Brussels – The euro yesterday suffered its steepest fall in three years after the European Central Bank stunned markets by cutting interest rates and embarking on a trillion-euro asset-buying binge.
The aggressive shift sent short-term bond yields into negative territory in Germany, France, the Netherlands and Austria, giving investors an overwhelming incentive to sell euros for higher-yielding assets elsewhere.
The euro was at $1.2934, after hitting a 14-month low of $1.2920 overnight, and it seemed destined to test the July 2013 trough of $1.2898.
It hit a one-month low on the yen at 135.97, while the dollar briefly spiked to a six-year peak of 105.71 yen before steadying at 105.35.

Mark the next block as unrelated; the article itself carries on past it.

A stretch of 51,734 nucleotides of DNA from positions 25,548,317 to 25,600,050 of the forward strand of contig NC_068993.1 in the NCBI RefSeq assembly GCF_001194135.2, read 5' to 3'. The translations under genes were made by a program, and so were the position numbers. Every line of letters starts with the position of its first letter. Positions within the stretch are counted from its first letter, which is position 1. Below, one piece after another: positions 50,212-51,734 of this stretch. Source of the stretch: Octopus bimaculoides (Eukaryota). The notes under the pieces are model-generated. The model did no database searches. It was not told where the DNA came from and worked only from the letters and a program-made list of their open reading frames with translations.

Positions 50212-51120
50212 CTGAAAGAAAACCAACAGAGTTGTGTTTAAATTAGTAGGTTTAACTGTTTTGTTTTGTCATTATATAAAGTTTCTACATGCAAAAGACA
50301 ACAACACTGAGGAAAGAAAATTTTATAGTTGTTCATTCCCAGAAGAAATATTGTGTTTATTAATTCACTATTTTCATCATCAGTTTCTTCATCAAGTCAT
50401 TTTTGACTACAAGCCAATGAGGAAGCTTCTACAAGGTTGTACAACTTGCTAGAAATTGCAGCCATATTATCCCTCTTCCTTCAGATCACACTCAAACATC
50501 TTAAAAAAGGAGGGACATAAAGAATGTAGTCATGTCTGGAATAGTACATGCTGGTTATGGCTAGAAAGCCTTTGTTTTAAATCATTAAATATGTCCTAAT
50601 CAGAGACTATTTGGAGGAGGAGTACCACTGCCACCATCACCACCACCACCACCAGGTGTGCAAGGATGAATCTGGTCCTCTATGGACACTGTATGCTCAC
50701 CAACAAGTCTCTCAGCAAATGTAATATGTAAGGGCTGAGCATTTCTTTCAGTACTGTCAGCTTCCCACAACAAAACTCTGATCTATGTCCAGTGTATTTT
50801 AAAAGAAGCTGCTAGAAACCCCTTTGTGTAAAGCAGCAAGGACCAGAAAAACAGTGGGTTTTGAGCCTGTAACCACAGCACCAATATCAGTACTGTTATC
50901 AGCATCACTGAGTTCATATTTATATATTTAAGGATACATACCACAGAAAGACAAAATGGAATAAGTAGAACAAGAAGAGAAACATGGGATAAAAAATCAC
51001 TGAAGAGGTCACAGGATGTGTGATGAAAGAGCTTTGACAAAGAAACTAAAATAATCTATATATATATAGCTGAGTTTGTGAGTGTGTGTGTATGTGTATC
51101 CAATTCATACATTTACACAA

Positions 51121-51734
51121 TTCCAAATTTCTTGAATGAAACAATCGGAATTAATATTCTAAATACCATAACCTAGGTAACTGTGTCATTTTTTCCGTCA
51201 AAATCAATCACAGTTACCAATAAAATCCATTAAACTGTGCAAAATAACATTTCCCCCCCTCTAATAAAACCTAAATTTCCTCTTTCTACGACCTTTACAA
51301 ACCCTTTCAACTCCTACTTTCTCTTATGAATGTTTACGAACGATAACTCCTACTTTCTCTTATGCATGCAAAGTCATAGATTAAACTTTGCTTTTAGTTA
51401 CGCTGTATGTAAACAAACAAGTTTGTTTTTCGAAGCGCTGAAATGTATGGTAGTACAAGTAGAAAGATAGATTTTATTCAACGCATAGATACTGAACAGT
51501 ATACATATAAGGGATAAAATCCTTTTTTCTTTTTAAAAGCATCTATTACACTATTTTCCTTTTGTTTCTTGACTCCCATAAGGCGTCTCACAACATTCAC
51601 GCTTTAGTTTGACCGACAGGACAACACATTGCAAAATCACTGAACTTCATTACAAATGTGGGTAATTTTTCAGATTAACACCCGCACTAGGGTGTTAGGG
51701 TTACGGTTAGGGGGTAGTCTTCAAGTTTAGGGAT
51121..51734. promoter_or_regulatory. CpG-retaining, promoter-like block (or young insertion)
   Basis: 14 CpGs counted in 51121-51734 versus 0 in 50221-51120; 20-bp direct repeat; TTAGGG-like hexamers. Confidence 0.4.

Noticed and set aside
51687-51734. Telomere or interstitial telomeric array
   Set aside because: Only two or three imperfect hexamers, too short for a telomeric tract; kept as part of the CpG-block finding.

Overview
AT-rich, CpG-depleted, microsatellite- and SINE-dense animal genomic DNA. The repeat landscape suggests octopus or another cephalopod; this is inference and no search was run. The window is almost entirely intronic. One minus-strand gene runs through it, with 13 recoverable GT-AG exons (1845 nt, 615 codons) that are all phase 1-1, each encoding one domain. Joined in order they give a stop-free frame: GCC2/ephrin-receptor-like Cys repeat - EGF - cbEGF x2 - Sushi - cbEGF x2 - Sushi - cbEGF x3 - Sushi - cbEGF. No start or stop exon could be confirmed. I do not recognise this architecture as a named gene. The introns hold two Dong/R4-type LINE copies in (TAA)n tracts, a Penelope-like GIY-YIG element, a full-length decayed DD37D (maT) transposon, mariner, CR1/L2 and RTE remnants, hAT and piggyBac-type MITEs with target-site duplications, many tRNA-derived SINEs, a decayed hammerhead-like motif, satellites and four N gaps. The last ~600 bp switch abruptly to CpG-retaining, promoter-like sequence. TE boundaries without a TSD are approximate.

That stood in stark contrast to the United States, where upbeat data only reinforced the case for the Federal Reserve to wind down its stimulus, driving the dollar higher and sideswiping oil and gold in the process.
The single currency’s capitulation came after ECB President Mario Draghi announced a range of rate cuts and a new plan to push money into the flagging euro zone economy.
Draghi said the aim was to expand the bank’s balance sheet back to the heights reached in early 2012, which equates to a rise of around 50 per cent or 1 trillion euros in new assets.
“The Governing Council will be pumping money into the economy while simultaneously penalising European banks that do not spend it,” said Valentin Marinov, an analyst at CitiFX.